For us humans, pet ownership can be such a special and uplifting thing! Coming home to a furry friend waiting anxiously to greet you as soon as you step in the door: priceless.
Studies have suggested that there may be significant health benefits to having a four-legged friend in the house. A furry companion can increase your spark for life, motivation, and may help lessen the symptoms associated with mental health concerns. But what if the roles are switched? What if you think your cat is experiencing depression?
If you suspect that you’re dealing with a tired, unenergetic, and withdrawn catto, this article may be suitable for you! In today’s article, we’ll be talking about the possible reasons as to why your feline may be depressed as well as a couple of ways you may be able to help your four-legged friend out.
Let’s jump in!
Unlike us humans who can verbally share about their depressive or sad feelings and triggers, our cattos can’t really just tell us what’s going on. Our felines rely on us cat parents to pick up on their change in behavior and body language. Changes in their behavior can be caused by a wide variety of things ranging from a stressful move to health concerns to new neighborhood cats outside the window every day.
In cats, depression isn’t necessarily a chemical change in their brain per se, it can be more of a deeper issue. Pinpointing the cause of depression in cats requires more than a little here and there monitoring, you may need to call your vet for this one.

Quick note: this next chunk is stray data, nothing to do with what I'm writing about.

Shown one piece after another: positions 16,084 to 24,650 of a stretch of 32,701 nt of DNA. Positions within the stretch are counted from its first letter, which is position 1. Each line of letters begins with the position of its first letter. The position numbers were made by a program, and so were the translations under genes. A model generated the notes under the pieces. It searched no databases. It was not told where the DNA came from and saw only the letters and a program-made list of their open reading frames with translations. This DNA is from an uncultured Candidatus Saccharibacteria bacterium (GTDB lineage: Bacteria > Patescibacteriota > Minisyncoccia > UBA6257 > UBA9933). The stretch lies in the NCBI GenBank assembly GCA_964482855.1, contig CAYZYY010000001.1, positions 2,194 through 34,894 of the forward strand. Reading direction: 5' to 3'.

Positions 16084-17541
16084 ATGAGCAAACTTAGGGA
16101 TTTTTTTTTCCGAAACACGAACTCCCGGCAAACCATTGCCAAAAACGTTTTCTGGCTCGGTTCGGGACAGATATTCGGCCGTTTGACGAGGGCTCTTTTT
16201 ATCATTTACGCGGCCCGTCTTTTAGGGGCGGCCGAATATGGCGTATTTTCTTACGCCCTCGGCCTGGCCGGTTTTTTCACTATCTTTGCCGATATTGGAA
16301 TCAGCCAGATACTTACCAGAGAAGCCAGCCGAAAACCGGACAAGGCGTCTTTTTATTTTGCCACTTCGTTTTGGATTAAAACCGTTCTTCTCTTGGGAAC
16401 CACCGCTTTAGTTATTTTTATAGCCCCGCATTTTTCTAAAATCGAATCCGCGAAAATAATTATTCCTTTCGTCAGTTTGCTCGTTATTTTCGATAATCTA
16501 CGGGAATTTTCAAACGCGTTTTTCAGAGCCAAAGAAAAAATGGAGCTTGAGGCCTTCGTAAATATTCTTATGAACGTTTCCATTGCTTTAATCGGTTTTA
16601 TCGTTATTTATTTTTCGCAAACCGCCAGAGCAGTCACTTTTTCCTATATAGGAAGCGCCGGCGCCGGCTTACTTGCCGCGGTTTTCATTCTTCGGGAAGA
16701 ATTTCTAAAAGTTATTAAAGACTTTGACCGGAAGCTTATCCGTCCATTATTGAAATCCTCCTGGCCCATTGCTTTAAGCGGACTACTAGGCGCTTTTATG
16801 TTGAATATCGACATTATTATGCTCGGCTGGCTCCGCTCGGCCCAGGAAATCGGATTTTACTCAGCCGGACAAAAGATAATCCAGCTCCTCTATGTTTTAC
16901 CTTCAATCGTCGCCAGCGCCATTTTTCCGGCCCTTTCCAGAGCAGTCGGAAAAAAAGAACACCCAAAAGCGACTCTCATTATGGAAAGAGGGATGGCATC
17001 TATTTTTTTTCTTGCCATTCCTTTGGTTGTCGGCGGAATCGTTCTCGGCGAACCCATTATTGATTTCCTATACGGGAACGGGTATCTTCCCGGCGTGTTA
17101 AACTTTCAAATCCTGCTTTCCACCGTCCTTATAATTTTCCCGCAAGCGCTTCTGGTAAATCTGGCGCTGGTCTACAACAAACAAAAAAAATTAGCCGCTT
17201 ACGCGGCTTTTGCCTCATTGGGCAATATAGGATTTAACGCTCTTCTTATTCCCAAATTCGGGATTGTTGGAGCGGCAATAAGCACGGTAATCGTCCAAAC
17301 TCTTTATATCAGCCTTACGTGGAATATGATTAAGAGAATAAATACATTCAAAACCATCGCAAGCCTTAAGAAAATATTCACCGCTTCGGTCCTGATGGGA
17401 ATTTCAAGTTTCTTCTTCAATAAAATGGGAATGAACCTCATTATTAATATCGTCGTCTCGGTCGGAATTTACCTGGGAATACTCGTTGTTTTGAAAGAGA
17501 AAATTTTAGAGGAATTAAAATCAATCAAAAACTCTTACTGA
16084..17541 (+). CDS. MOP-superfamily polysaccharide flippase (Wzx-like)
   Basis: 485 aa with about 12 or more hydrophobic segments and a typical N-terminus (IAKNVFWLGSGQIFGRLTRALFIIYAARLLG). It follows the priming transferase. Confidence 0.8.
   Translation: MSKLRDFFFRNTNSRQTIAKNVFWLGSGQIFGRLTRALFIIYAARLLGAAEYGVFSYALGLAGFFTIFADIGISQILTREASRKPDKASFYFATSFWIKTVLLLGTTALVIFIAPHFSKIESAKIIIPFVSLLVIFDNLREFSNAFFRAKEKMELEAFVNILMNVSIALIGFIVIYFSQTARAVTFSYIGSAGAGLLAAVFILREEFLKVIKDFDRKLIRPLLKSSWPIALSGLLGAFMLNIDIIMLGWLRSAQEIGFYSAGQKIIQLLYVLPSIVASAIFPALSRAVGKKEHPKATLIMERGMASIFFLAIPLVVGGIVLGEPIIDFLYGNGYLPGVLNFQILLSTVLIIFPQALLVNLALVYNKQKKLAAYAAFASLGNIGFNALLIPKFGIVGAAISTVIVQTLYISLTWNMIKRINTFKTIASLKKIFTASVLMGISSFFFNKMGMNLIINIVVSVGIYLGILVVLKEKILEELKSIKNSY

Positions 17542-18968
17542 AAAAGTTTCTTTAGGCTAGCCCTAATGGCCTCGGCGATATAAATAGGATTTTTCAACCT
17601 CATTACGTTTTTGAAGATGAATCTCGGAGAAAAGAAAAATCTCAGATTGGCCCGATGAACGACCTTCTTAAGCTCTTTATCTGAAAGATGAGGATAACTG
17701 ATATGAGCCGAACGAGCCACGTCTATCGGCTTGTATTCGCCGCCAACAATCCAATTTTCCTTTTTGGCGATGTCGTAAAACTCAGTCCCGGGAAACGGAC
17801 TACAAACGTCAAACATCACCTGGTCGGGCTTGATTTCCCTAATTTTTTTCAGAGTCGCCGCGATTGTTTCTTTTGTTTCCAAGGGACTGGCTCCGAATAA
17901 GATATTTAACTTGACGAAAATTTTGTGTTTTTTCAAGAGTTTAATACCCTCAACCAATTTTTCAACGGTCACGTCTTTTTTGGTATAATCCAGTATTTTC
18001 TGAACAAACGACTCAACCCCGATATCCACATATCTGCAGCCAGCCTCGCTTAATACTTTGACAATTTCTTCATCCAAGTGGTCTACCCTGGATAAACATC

In a general sense, most cattos live very relaxed and lowkey lives, easily sleeping for 12+ hours a day or night. Their personalities can change in the drop of a hat, in some cases, with aloofness, disinterest, and temperamental behaviors being common in their waking hours. However, sooner rather than later, you may notice changes in their behavior that aren’t necessarily their “normal” changes. These could signal depression.
Here are some common signs and symptoms of depression in cats to look out for:
It’s an eerie feeling to think about why or how your cat can be depressed, is there more you can do as a caring feline parent? There is a whole slew of possibilities as to why your cat may become depressed. Here are some common causes listed below.
Just like us humans, our cats need proper nutrition to keep their mind, body, and soul healthy and active. When it comes to your cat’s diet, they do need their necessary amount of carbohydrates, fats, and proteins to properly function and fuel their body.
The type and kind of food your feline eats does make a huge difference. Obese or overweight cats that constantly overeat are more susceptible to health issues arising. On the other hand, if your cat is underweight or isn’t really eating, they are also susceptible to health concerns.
When you begin your cat on a nutritious diet for you, they will surely reap the happy and health benefits. A poor diet, however, can lead them down a road of obesity, disease, infections, and or disorders. Yikes!
Your cat may be showing depression-like symptoms due to being in pain. Distress or discomfort are often shown by excessive licking or grooming, reduced activity, and more. Acute or chronic pain is one of the most common reasons for changes in your cat’s behavior.
Cats can hit a depressive “rock bottom” as a result of a stressful situation or continuing condition. For instance, they can grieve the loss of a loved one (human or animal). They can also have a difficult time when it comes to moving houses, moving furniture around, or having a new housemate in their space.
Feral cats may also add stress to your feline, especially if your cat frequently sees this kitten around their territory.
Anything beyond your catto’s control, with sudden alternation, can unknowingly put excess stress and anxiety on your cat. Cats who may experience separation anxiety, for example, have similar signs and symptoms as cats with depression.